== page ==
by William H. Benson
September 25, 2014
President Obama visited Stonehenge three weeks ago, on Friday, September 5. As he stepped around the stones, he said, “ How cool is this. This is spectacular! Knocked this off my bucket list.”
Stonehenge is located west and south of London, in south central England, and is a popular tourist destination site. It is astonishing to see. Prehistoric men, who lived on the British Isles then, stood a series of giant stones upright in a circle, and archaeologists believe that the first stones were positioned as early as 3,000 B.C., and that others were added piecemeal as late as 1,850 B.C.
Because those prehistoric people left no written records, archaeologists are not certain of the stones’ purpose, but most modern scientists believe that the people designed Stonehenge to serve as a temple where they worshiped their gods and sacrificed animals.
In 1965, a British astronomer named Gerald Hawkins argued in his book Stonehenge Decoded that the stones served as an astronomical observatory where people could observe the summer solstice, as well as other solar, lunar, and planetary movements. Although Hawkins used an IBM 704 computer to support his claims, many archaeologists disagreed with his conclusions, calling them “unconvincing.”
Instead, they contend that these prehistoric people were “howling barbarians,” far-removed from scientific thinking, and ill-equipped to observe solar and lunar movements. Still, Hawkins’s idea that the prehistoric people were brilliant astronomers remains fixed yet today in the popular imagination.
This week we observe the autumnal equinox, either late in the day on September 22, or early in the morning on September 23, depending upon where one lives. Equinox is a Latin word meaning “equal night.” Twice a year the sun passes directly over the equator, usually on March 21 and September 23. Except at the two poles, day and night are of equal length, twelve hours each, all over the world.
Because of the Earth’s 23 1/2° tilt along its axis relative to the plane that it follows to orbit the sun, the Northern Hemisphere either leans toward the sun at its greatest extent on June 21, the summer solstice, and away from the sun at its greatest extent on December 21, the winter solstice. Thus, there are four days every year, two solstices and two equinoxes, that divide the year into four seasons.
Also, this week, on September 24, we will have a new moon, a day when the moon passes between the sun and Earth, and the moon’s face is not illuminated. Because the moon rotates around its axis at the same speed that it orbits the Earth, we only observe a single face of the moon. The moon orbits the Earth every 27.3 days, but new moon to new moon is 29.5 days. A lunar month is rounded to 28 days.
So we observe lunar cycles as well as solar cycles, and from them human beings have devised calendars. The day, the lunar month, the four seasons, and the year of 365 ¼ days are all natural occurrences, but humans invented the seven-day week, possibly because it divides evenly into 28 days.
In 44 B.C., Julius Caesar scrapped the old Roman calendar and designed his own with seven days in a week, and twelve months, composed of 30 or 31 days each, except for February’s 28 or 29 days.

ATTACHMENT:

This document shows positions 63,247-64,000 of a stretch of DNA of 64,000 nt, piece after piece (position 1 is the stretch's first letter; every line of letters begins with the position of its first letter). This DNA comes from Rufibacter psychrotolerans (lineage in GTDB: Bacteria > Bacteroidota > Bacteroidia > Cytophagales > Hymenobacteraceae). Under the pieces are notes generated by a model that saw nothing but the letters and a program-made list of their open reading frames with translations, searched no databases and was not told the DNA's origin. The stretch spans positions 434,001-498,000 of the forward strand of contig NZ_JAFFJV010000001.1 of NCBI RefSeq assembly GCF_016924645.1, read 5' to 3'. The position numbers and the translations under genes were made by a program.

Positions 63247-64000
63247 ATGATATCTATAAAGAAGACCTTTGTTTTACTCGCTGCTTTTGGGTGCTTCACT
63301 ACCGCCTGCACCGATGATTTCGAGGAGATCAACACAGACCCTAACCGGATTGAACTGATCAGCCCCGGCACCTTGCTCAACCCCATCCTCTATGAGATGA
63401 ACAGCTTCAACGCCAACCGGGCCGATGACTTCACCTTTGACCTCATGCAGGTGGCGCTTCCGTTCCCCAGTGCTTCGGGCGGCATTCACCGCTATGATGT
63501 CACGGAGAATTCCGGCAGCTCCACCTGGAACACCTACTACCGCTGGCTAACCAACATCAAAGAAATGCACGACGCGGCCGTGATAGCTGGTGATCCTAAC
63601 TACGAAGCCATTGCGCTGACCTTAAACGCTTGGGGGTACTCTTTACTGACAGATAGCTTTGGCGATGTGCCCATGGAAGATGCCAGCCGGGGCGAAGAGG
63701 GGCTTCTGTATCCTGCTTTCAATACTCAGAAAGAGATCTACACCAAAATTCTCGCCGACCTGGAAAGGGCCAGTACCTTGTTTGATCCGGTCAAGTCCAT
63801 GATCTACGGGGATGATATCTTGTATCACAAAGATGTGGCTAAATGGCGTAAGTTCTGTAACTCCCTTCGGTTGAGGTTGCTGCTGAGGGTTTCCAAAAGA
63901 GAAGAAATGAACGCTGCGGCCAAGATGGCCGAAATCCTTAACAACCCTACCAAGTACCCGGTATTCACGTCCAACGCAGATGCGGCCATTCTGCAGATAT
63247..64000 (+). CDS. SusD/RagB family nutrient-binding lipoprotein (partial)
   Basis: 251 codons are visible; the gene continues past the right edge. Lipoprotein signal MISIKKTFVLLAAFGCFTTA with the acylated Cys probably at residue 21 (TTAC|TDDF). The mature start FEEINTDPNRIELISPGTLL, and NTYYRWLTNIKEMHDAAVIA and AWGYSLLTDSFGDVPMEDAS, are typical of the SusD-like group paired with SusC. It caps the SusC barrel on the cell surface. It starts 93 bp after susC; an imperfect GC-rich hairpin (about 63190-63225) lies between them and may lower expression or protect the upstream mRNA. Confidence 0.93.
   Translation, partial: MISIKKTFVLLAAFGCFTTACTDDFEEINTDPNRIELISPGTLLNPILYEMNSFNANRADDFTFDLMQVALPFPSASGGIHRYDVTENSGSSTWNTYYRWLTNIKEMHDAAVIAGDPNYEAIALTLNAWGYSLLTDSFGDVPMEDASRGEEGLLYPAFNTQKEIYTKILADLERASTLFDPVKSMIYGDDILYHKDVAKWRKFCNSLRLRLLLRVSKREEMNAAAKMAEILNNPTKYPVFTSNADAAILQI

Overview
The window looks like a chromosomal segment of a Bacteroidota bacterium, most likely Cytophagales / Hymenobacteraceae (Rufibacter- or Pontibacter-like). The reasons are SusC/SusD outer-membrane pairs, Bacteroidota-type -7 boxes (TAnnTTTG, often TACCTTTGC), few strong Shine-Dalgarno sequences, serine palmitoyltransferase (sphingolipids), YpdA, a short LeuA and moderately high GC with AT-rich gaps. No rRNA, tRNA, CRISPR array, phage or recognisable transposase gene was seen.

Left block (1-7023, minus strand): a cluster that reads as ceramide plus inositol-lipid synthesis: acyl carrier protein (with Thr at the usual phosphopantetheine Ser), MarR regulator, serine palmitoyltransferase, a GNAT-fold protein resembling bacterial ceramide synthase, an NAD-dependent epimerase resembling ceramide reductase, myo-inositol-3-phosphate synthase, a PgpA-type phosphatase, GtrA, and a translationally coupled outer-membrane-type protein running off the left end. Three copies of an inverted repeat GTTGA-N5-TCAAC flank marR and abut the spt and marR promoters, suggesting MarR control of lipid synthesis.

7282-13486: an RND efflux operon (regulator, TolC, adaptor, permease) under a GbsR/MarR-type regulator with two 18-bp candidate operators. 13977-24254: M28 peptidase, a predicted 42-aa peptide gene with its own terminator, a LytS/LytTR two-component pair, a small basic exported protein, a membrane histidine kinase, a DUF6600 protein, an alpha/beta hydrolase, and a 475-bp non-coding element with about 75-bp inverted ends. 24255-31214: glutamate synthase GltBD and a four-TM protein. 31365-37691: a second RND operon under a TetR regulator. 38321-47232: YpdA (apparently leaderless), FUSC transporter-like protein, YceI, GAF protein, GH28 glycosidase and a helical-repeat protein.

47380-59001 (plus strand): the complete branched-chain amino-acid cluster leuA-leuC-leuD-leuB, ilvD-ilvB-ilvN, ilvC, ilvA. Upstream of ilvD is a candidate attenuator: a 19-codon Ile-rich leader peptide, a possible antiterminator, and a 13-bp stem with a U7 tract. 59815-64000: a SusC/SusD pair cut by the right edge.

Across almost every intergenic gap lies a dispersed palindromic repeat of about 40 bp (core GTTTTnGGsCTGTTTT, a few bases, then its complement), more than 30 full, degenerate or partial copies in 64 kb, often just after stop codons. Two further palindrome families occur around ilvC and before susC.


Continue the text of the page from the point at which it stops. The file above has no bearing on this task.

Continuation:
A problem arose. Because the Julian calendar gained about three days every four centuries, Pope Gregory XIII issued a bulletin on February 24, 1582, that stated that the day following Friday, October 4, would jump to Friday, October 15. Thus, the pope removed ten days from the calendar, and brought the solstices and equinoxes back into line. Most Catholic countries accepted Gregory’s reforms immediately, but England and her colonies refused to follow until 1752.
In that year, the British Calendar Act declared that the day after Wednesday, September 2, would advance to Thursday, September 14. Some Englishmen felt cheated and demanded that they receive back the eleven days removed from their calendars, and even rioted in the streets. Perhaps, the laborers were upset because they had lost their wages those eleven days, a reason sufficient to cause a riot.
Most accept Julius Caesar’s calendar with Gregory’s reformation, but someone who suggested an alternative was Moses Cotsworth, who, in 1905, devised a calendar of 13 months with 28 days, divided into 4 weeks. His extra month he called Sol, and positioned it between June and July. Each month he began on a Sunday and ended on a Saturday. To bring the total number of days to 365, he had to add an extra day at the end of every year, a day he called Year Day, but he did not include it in any month.
Then, during leap years he had to add Leap Day, set as June 29, and also not part of a month.
The League of Nations selected Cotsworth’s calendar the best among the 130 plans submitted, but then it failed to win the League’s final support, and once the League collapsed, so did his calendar. Since then, calendar reform has remained a dead issue. We are content with what was handed to us.
Stonehenge was, at best, a hesitant attempt by prehistoric men—who lacked paper, pencil, and telescopes—to devise a calendar, perhaps to determine the summer solstice. Today the calendar is an app on our cellphones, an integral part of our existence, one that dictates our lives.